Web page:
renewable energy produced
equivalent to the consumption
of 182 thousand families
carbon footprint
for energy production compared
to 2015, aiming at -23% by 2022
tons of greenhouse gas avoided
Net electricity generated
MWh 2016 2017 2018
Waste-to-energy plants (51% renewable) 382,420 367,638 347,481
Combustion of landfill biogas 32,807 50,527 56,373
Combustion of landfill biogas in third-party plants 32,728 12,280 12,922
Combustion of digester biogas 21,735 19,966 22,309
Combustion of purification plant biogas 5,355 6,036 6,139
Photovoltaic energy 1,827 1,971 1,714
Hydroelectricity 706 0 0
Total renewable sources 477,578 458,419 446,937
Cogeneration 348,261 362,337 302,626
Cogeneration operated as a service 169,589 128,194 127,538
Turboexpanders 8,703 7,918 5,725
Total cogeneration + turboexpansion 526,552 498,449 435,889
Waste-to-energy plants (49% non-renewable) 378,715 365,283 333,854
Total traditional sources 378,715 365,283 333,854
Total 1,382,845 1,322,151 1,216,680


Electricity production from renewable sources was 446 GWh (-3% compared with 2017) as a result of a decrease in the total electricity produced by the waste-to-energy plants and consequently also the share of renewable energy. All the other renewable sources (excluding photovoltaic, which decreased slightly) increased, compared to 2017.

Electricity production from cogeneration decreased (-16%) due to lower production at the Imola Casalegno cogeneration plant (-50 GWh produced) for a lower number of hours of scheduled operation. The production of hydroelectric power is zero for the years 2017 and 2018, due to the sale of the hydroelectric plant Cavaticcio in Bologna.

Overall net electricity produced by the Group plants, therefore, fell by 8%.

Electricity produced from renewable sources is equal to 36.7% of the total in 2018, up compared to the previous year. 35.8% is generated by cogeneration and turboexpansion, high energy efficiency systems. Together, the two categories account for 72.6% of the electricity produced. The remaining production has a high level of environmental sustainability, as it is energy recovered from waste-to-energy transformation for the share exceeding 51%.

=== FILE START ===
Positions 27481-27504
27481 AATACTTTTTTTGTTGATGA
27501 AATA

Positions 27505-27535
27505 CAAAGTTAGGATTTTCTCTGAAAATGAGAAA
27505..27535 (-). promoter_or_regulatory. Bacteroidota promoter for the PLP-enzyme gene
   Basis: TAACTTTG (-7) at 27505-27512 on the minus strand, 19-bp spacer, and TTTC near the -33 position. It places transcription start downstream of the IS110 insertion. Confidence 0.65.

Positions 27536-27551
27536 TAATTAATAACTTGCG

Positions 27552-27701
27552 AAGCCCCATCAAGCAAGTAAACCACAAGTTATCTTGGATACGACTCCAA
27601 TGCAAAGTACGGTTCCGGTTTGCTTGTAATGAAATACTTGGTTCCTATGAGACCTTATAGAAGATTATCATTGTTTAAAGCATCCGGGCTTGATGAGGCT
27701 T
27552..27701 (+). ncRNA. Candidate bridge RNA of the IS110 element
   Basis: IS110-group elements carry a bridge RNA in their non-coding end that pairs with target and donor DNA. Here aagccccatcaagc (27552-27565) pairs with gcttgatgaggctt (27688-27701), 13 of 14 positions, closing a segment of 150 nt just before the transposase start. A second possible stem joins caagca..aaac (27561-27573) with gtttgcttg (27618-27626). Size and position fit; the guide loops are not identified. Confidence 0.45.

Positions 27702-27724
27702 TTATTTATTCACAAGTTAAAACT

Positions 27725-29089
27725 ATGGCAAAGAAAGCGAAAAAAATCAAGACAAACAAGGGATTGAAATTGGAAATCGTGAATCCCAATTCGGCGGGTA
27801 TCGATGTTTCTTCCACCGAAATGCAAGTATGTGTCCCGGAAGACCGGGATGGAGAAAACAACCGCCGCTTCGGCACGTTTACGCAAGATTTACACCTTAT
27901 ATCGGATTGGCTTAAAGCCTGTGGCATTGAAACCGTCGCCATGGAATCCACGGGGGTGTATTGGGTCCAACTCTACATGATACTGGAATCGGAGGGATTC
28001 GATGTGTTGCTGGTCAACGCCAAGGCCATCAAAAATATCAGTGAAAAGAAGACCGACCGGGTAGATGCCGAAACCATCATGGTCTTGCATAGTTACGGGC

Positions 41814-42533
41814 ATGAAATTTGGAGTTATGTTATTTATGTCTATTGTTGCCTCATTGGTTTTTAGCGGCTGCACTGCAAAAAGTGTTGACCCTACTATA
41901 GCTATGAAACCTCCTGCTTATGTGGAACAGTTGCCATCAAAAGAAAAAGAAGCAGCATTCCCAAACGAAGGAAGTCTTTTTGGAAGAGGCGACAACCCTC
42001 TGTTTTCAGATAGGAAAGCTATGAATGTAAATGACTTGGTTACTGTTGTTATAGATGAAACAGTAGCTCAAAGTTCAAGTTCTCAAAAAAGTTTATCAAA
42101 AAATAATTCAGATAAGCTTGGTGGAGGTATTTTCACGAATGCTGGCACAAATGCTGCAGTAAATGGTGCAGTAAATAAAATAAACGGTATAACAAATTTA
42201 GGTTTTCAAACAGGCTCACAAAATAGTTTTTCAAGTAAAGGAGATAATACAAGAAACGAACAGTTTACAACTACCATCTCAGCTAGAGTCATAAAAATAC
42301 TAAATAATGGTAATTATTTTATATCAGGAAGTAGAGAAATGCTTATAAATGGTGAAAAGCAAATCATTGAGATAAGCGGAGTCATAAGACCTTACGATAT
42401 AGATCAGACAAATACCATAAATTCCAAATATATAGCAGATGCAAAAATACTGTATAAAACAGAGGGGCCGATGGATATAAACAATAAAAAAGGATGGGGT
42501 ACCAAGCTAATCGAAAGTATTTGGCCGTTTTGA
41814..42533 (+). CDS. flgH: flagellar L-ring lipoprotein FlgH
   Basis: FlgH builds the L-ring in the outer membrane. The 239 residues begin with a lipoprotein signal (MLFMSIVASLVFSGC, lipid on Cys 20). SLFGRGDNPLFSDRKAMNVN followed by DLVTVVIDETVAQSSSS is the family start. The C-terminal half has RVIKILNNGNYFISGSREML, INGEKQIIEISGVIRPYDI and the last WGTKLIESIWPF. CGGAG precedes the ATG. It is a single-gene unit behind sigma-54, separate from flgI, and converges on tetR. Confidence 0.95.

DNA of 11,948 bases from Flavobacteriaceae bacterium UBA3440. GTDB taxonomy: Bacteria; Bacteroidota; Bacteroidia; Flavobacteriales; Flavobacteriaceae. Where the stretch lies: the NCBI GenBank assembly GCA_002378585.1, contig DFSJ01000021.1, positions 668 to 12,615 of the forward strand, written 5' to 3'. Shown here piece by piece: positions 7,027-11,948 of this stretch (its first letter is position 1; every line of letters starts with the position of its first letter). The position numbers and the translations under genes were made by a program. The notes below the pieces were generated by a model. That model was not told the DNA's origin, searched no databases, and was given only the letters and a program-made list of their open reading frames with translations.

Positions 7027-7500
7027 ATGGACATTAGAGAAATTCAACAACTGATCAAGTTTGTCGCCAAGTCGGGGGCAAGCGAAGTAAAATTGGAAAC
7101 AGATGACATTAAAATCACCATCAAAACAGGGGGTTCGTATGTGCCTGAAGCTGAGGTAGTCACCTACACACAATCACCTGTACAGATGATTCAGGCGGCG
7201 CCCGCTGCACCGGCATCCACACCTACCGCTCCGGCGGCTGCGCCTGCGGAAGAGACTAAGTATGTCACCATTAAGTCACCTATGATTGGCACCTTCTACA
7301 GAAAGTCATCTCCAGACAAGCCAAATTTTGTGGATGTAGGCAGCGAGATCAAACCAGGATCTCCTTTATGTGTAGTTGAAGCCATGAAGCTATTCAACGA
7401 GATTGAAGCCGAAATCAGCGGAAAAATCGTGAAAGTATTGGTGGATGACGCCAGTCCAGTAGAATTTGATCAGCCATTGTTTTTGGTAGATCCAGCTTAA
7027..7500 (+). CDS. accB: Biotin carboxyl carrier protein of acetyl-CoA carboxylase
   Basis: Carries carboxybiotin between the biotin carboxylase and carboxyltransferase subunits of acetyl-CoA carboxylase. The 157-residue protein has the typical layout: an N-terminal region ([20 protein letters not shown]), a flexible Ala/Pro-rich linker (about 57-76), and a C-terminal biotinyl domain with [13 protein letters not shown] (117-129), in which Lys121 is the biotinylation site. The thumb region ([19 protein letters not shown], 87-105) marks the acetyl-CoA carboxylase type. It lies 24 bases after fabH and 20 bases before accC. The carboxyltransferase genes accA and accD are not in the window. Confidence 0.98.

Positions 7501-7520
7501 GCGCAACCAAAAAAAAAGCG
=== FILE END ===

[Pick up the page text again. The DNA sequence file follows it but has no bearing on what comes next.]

Incentives to generate electricity using green certificates are awarded to plants fuelled by renewable sources which started operating by 31 December 2012 and to cogeneration plants combined with district heating networks which started operating by 31 December 2009. In both cases, the amount of energy incentivised is not exactly equal to the amount of electricity produced. In the first case, for plants that started operations after 2007, multiplication coefficients were introduced that take into account the plant’s technology: for example, if landfill biogas is used, the recognition awarded is calculated by multiplying the energy generated by 0.8. For non-agricultural biomass with a short supply chain, the factor is 1.3. In the second case, the incentive is proportional to the sale of cogenerated useful heat to district heating network users. Starting from 2016, any remaining right to the issue of green certificates has been converted into an incentive for the electricity produced, as required by Italian Ministerial Decree of 6 July 2012.

For waste-derived electricity, the energy recognised for earning incentives, and to which the above-mentioned factors apply, is limited to the biodegradable portion, since it is considered a renewable source by European and Italian regulations. Italian Ministerial Decree of 6 July 2012 defines the criteria for evaluating this portion on a flat rate basis, set at 51% for waste-to-energy plants that use municipal waste downstream from separate waste collection. In calculating the share of energy produced from renewable sources, a figure of 51% was considered for both electricity and thermal energy produced from waste-to-energy plants, applying the flat-rate criteria. This percentage was assumed as applied to all waste disposed of in waste-to-energy plants (municipal and special) and for all the three years considered, in order to have consistent terms of comparison defined in accordance with the regulations in force. The one exception is the special-waste waste-to-energy plant in Ravenna, whose production is given a biodegradability coefficient of nearly zero since the waste it treats is considered non-renewable, because it comes from industrial processes.

For cogeneration plants, the Ministerial Decree of 4 August 2011, implementing Legislative Decree 20/2007, establishes the methods for calculating cogeneration production and the performance level the cogeneration process must achieve in order to qualify as high-performance cogeneration. The subsequent decree of the Ministry of Economic Development of 5 September 2011 determines a new support regime for cogeneration: this incentive is based on white certificates and is recognised by the Energy Services Manager, after attributing the qualification of cogeneration, according to the actual primary energy savings achieved.